82.1 F
Charlotte Amalie
Saturday, July 20, 2024
HomeNewsLocal newsWTJX Premieres Documentary about Virgin Islanders in the 2013 Kentucky Derby

WTJX Premieres Documentary about Virgin Islanders in the 2013 Kentucky Derby

Despite competition from the opening of St. Thomas’s Carnival Village on Friday night, a small but enthusiastic crowd of sports fans turned out for the premiere of WTJX’s documentary "The Dream: The Road to the Kentucky Derby" at the Win Mill sports bar at Crown Bay Marina. The documentary tells the story of the two Virgin Islands jockeys, Kevin Krigger and Victor Lebron, and one Virgin Islands assistant trainer, Gareem Nicholas, whose talents propelled them to the most competitive event in horse racing in 2013.

Although Krigger, Lebron and Nicholas were the first Virgin Islanders to participate in the Kentucky Derby, WTJX’s documentary makes clear that the organized sport of horse racing has roots in the territory that go back to the 19th century. WTJX-TV Chief Executive Officer Tanya-Marie Singh said that the continuing popularity of the sport in the Virgin Islands made the prospect of producing a local documentary about V.I. jockeys racing at Churchill Downs exciting.

"We are very active in covering horse racing on St. Thomas and St. Croix," she said. "When Krigger and Lebron went to the Kentucky Derby in 2013, we knew we wanted to do something about it."

"The Dream," produced by Anil Bruce, recounts the story of the 2013 Kentucky Derby as seen through the eyes of Virgin Islands racing commentators and enthusiasts, including Sen. Neville James, Dr. Olaf Hendricks, boxer Julian Jackson and radio/ TV personality Rashidi Clenance.

Krigger and Lebron, who both attended Central High School, got their start racing at the Randall “Doc” James Racetrack on St. Croix. Krigger, whose confidence and charisma led interviewerees to describe him as "the Muhammad Ali of V.I. horse-racing," received more media attention in 2013 than Lebron, who the documentary portrayed as more "reserved." But both jockeys, according to "The Dream," are athletes the territory can be proud of.

Ultimately, the dream of a Kentucky Derby win did not come true for the Virgin Islanders who made it to Churchill Downs in 2013. Lebron and Krigger, and their horses Frac Daddy and Goldencents, ended up placing 16th and 17th in the race. Itsmyluckyday, the horse trained by fellow Virgin Islander Gareem Nicholas finished in 15th place.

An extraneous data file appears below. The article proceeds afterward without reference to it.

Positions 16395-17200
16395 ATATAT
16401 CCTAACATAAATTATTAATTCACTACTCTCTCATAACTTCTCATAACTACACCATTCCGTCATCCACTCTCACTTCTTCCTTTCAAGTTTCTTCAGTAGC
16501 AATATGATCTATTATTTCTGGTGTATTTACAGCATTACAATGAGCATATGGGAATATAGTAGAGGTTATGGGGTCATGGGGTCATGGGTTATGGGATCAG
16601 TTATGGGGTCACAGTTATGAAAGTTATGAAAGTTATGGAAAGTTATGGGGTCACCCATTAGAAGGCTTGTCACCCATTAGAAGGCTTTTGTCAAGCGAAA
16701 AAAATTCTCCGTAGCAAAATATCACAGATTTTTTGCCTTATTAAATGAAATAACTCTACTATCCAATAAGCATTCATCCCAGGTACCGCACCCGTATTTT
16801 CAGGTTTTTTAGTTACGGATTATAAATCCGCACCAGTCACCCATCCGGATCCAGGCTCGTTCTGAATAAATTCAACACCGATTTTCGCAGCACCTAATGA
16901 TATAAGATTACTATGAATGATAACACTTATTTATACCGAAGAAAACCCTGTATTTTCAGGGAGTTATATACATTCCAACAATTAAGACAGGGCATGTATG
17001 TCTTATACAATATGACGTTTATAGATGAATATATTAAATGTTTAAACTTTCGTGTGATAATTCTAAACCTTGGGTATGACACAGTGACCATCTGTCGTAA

But that didn’t stop the sources in WTJX’s documentary from saying they experienced moments of "nationalistic pride" while watching the territory’s native sons participating in the most prestigious national competition of a traditional V.I. past time.

Krigger, who shot to fame in 2013 as the first V.I. jockey to qualify for the Kentucky Derby, and potentially the first black jockey to win the title since 1902, has largely disappeared from the spotlight since 2013, according to "The Dream." Some sources in the documentary alluded to the toll that the intense media pressure of 2013 may have taken on Krigger. The documentary notes that a recent post on Krigger’s Facebook page states that he has decided to temporarily give up racing to focus on music.

A second screening of "The Dream: Road to the Kentucky Derby" is planned for Saturday evening at 6:30 at Two Plus Two Restaurant on St. Croix. The documentary will be aired on WTJX Channel 12 on May 2, the day of the 2015 Kentucky Derby, and again on May 3.

"We are going to play it before the [St. Thomas Carnival] parade on the second, and again immediately after the parade ends," Singh said. "It will also be aired on Sunday at one, which is when we normally cover local horse races."

Singh said the documentary is also available for purchase on DVD.

Print Friendly, PDF & Email
Keeping our community informed is our top priority.
If you have a news tip to share, please call or text us at 340-228-8784.

Support local + independent journalism in the U.S. Virgin Islands

Unlike many news organizations, we haven't put up a paywall – we want to keep our journalism as accessible as we can. Our independent journalism costs time, money and hard work to keep you informed, but we do it because we believe that it matters. We know that informed communities are empowered ones. If you appreciate our reporting and want to help make our future more secure, please consider donating.